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Guam-Northern Mariana Radio Transmission (Y2K Cascade)

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HAM Radio Guam

The Radio used by the team in Guam to contact the Northern Mariana Islands. It is currently on display in the Y2K Museum in San Juan, Puerto Rico.

The Guam-Northern Mariana Radio Transmission was the first documented contact with a foreign country after Y2K. On January 17, 2000, in a bunker two miles south of Hagatna, Guam, a small group of former operators of the KGUM-FM station met. After many hours of scanning through the signals of a long-range HAM Radio, they made contact with government officials in the Northern Mariana Islands.

Pre-Y2K

Previously, the operators of KGUM-FM had some experience with HAM Radios, but were mostly ill-equipped.

Y2K

After a Russian 125 kiloton bomb dropped on Santa Rita, Guam, the government of Guam, now independent from the US, rushed to get relief to the area. The January 2 Dededo Riots prompted the operators of KGUM-FM, a local radio station, to travel to a bunker one of the staff's brother's owned.

The Search

For 15 days, the faculty hid in the bunker, with shifts taking control of the HAM Radio to search for anyone. Henry Lowe, one of the operators, wrote in his memoir Searching for a signal:

Seconds went by like minutes, minutes going by like hours. Whenever static came around, it seemed as if the whole earth went quiet to listen. But then it faded, and you went back to doing whatever you were doing. You could faintly hear the sounds of the fading rioting back in Dededo, but as days turned into weeks, the whole land went silent.

Hello ... KGUM ... this is Governor Pedro Tonorio of Northern Mariana ...

On January 17, at 5:51:32 AM, Henry Lowe was operating the radio. As he turned the dial, he heard static. Stopping for a minute to listen, he heard unintelligible noises coming from the other line. "Hello, this is KGUM of Guam. Does anyone read?" No answer. "I repeat, this is KGUM of Guam. Does anyone read?" There was static for a few seconds. Before Henry could repeat his message, a very familiar voice came on the line.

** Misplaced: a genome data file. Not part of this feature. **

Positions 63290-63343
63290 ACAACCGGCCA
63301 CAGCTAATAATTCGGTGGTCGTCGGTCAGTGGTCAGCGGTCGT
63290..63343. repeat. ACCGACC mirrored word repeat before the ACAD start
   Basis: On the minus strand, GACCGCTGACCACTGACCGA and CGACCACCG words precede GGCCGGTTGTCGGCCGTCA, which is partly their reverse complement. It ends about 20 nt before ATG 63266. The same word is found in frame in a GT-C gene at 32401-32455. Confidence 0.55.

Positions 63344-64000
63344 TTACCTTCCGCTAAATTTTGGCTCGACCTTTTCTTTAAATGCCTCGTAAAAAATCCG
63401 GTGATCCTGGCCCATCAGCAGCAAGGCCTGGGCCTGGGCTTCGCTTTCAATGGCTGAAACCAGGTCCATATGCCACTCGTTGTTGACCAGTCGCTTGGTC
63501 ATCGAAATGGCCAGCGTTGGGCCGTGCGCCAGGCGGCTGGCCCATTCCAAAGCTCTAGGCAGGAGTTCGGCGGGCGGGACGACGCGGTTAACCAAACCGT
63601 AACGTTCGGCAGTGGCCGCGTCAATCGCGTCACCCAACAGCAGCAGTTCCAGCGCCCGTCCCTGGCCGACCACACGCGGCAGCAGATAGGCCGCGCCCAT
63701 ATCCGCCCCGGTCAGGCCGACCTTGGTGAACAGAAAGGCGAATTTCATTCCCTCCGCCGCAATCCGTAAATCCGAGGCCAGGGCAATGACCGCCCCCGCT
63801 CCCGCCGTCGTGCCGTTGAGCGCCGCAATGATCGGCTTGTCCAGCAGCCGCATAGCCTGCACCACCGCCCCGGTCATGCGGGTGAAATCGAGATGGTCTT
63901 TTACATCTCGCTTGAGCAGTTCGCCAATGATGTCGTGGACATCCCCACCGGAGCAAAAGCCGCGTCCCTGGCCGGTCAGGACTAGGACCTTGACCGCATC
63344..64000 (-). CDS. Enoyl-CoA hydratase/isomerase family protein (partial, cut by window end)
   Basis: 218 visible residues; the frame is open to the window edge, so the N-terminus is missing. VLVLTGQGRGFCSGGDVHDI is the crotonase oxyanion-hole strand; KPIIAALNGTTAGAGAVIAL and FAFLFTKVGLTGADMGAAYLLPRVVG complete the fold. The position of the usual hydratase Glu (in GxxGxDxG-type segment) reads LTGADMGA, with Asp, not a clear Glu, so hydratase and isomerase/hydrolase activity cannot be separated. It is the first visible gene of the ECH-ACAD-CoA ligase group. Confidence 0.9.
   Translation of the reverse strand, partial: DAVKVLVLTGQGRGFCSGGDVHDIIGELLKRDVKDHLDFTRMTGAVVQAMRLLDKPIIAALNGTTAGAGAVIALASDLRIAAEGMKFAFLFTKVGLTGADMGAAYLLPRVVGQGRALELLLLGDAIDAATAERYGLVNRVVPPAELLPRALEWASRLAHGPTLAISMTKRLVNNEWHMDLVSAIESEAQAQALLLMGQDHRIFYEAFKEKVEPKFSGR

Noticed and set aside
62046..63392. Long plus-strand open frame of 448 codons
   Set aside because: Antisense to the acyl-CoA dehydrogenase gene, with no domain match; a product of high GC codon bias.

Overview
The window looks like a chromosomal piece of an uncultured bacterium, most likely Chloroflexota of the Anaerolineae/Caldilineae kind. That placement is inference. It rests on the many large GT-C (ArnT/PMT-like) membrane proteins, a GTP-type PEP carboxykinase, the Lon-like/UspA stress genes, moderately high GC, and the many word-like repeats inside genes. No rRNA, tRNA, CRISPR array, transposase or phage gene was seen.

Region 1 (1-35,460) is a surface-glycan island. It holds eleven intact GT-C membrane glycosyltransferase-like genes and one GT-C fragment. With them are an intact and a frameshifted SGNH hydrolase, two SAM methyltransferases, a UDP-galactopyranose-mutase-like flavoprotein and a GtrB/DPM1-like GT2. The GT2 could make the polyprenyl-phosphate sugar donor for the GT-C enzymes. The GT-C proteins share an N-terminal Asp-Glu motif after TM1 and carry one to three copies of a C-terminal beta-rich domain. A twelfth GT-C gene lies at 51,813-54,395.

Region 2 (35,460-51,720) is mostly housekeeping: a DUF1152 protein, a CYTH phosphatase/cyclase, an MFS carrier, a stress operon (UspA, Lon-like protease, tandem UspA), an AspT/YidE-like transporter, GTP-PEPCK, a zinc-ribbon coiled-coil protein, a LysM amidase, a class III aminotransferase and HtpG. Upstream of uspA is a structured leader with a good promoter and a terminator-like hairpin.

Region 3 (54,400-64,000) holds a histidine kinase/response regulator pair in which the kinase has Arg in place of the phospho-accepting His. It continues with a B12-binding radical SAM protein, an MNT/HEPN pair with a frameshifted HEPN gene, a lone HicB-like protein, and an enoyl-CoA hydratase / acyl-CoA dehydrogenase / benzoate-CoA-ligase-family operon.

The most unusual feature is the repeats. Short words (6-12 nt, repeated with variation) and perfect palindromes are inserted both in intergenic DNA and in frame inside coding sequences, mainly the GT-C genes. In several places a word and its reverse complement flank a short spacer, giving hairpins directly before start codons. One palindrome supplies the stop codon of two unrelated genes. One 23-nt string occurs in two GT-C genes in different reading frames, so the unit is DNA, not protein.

"Hello ... KGUM ... This is Governor Pedro Tonoria of Northern Mariana ... does Guam copy?"

"Yes, Mr. Governor, sir, we copy."

It seems as though the entire room just erupted into harmony. People were dancing up on the couches, hugging each other, and dancing. We finally knew we weren't alone. And it was a very, very good feeling. -Henry Lowe, Searching for a signal

The complete transcript of the conservation follows:

Northern Mariana (NM): How many of you are there?

Guam (G): About nine, sir.

NM: Well, we should be able to send over supplies. How much food do you have left?

G: Not much, sir. The fallout from Santa Rita is starting to creep up over us.

NM: Santa Rita's gone? My god ......

{pause}

G: Sir?

NM: Oh, sorry. Has contact been made with other nations yet?

G: No, sir. It seems we may be the only ones left in the Pacific. Maybe even the world.

NM: Well, it seems we can't either. All contact with the USA has been halted. There are some rumors that Clinton died off the Atlantic, and that the President of the Senate is the new President.

G: According to the newspapers on January 5, the day before they stopped printing, a lot of nations are seceding from America. The country is essentially collapsing, sir.

NM: Good god ... so are we on our own?

G: It appears so. We are independent. All of us. Or at least until the US finds its way again ...

{signal cuts}

G: Sir, Sir? Damn it ....

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